The Alps, The Wedding and the Motorbike


Jane Cooksey heads off on a European bike adventure after attending a friend’s wedding

As soon as I mentioned a wedding in France, I knew it wouldn’t be simple. Amongst other things, there would be transport issues and a lads mountaineering trip to fit in beforehand. It’s not easy to get four blokes, four sets of mountaineering and camping gear and a Honda Africa Twin into a Toyota HiAce van, but they managed it and headed off to La Grave in the French Ecrin mountains.

The Alps trip is another story, so I’ll keep it brief. A few days of brilliant climbing and fabulous roads in the Ecrins was followed by a trip to Chamonix via the Col du Galibier. The highlight of this trip was a three-day ascent of Mont Blanc via the Innominata Ridge from Italy. The ascent included no mechanical uplift and a night in one of the Alps’ smallest and most isolated bivi huts.

Perfect Mountain Scenery

Summitting on Andy’s (my husband) 50th Birthday as planned (the weather played ball for once), it was then time to hit the road and head to Brest in Brittany for our friend’s wedding. He nearly made it in a day but had to give up with 150 miles to go and doss in a cornfield for the evening. He arrived the following morning, dishevelled and road-weary, but revived after strong coffee and suitably scrubbed and re-clothed, we headed to the wedding.

It was fabulous in true French style, laid back and sunny with lots of good food, wine and dancing. After the festivities, we had planned our motorcycle tour to start immediately, unloading the Africa Twin from the HiAce and setting our sights on Spain. I had to jettison a lot of stuff in order to get my kit into the small pannier, and then we were off.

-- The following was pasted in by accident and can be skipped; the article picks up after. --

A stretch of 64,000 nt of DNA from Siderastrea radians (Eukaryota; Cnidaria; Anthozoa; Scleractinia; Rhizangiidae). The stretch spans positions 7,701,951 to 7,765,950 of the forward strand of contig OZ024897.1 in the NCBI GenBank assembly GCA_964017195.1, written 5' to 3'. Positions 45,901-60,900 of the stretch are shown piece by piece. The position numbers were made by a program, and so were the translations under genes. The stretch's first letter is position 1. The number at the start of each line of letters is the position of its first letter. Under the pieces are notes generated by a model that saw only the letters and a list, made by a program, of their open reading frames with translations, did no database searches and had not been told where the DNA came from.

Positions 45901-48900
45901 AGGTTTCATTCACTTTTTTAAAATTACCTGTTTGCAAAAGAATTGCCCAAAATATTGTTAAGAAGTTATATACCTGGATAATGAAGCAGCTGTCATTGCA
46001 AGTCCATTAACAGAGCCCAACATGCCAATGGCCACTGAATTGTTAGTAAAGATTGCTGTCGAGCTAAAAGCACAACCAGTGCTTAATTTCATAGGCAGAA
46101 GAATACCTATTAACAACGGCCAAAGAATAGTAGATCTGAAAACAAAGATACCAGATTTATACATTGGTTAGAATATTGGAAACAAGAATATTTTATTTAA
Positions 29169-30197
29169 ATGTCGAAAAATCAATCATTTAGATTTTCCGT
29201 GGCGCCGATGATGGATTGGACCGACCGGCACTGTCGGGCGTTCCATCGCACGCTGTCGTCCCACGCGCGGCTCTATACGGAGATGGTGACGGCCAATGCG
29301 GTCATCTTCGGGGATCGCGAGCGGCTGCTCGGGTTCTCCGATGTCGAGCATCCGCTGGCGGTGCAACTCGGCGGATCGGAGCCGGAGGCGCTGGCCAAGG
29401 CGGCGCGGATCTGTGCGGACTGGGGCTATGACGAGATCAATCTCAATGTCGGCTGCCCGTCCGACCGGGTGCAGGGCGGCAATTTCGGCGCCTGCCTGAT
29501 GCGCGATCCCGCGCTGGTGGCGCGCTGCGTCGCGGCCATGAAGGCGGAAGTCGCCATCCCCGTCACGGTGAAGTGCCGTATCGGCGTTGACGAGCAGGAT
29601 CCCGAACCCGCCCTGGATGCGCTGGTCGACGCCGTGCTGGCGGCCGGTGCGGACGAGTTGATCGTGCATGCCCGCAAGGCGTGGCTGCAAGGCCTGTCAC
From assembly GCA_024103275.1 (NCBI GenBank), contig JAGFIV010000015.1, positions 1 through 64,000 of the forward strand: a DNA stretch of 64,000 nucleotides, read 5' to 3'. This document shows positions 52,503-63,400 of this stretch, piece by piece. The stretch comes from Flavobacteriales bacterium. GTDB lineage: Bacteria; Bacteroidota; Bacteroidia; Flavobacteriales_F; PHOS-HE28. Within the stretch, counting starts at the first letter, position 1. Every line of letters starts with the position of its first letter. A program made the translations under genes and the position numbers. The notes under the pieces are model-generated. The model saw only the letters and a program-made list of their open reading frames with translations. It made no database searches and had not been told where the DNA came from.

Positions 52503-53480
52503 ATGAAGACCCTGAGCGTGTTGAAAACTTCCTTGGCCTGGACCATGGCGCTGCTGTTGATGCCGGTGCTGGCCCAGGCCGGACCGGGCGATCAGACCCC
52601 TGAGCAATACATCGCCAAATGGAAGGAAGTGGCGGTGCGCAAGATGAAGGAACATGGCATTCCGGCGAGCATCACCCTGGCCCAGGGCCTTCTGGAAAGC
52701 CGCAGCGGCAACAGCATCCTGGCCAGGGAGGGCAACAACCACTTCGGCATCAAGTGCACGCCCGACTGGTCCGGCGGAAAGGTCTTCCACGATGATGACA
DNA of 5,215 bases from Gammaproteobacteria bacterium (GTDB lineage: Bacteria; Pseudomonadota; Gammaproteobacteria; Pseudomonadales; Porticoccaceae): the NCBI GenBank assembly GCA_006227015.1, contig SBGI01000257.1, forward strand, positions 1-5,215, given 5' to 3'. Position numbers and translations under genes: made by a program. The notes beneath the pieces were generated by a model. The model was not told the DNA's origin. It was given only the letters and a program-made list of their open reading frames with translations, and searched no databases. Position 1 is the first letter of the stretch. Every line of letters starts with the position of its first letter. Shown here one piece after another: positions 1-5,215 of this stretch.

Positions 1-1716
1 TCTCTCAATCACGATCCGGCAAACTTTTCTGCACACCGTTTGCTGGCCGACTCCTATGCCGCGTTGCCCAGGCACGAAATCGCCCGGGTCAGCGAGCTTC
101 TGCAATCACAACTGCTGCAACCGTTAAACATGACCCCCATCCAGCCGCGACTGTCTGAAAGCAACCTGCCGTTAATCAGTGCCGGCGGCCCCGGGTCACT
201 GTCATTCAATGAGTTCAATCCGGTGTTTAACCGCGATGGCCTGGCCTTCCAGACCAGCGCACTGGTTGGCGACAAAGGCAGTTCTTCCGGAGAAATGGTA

Africa Twin in the Van

The sun was shining, the temperatures were rising and we were on our way down the west coast of France, heading to Bielsa in the Spanish Pyrenees. Andy believes in full emersion, so I had to endure 600 miles on day one, which culminated in a thunderstorm as we approached Lourdes, before camping at Luz in the heart of the Pyrenees.

The forecast was for heavy rain by mid-morning the next day, so we had an early start over the Col du Tourmalet. It’s a great road switch-backing under the ski tows to its summit in glorious sunshine at 2,115m, making it the highest paved mountain pass in the French Pyrenees. We descended into a thick cloud inversion on the Spanish side, with the weird sight of a herd of llamas wandering around the deserted (and hideous) ski resort of La Mongie.

This was our first fully-loaded ascent of a major pass, after an initial light feeling at the front-end, Andy soon relaxed as it began to feel normal. After more passes and the Bielsa tunnel, we arrived at our first destination. We couldn’t find any accommodation and, with the forecast promising an impending storm, we yet again had to revert to the ‘emergency’ tent.

San Glorio Pass

Andy had promised me that this would only be used in dire situations as it was so small, only slightly bigger than a bivvy bag. It was not the best of nights as the storm pounded around us, soaking our gear in the process. Emerging from the tent that morning, it was like we’d been transported to another world. The sun was shining and hot coffee and croissants made a welcome difference. We then headed to Potes in the Picos de Europa National Park, a place that’s famous for its fizzy cider and amazing mountains.

Once again, we couldn’t get any accommodation as it was so busy, and we realised that we were going to have to revert to the ‘emergency’ tent. We did eventually find a campsite and ended up in an area with a load of Spanish bikers who, despite looking mean and tough with their leather jackets, tattoos and Harleys, were a great bunch and we had a couple of very lively nights with them.

Cares Gorge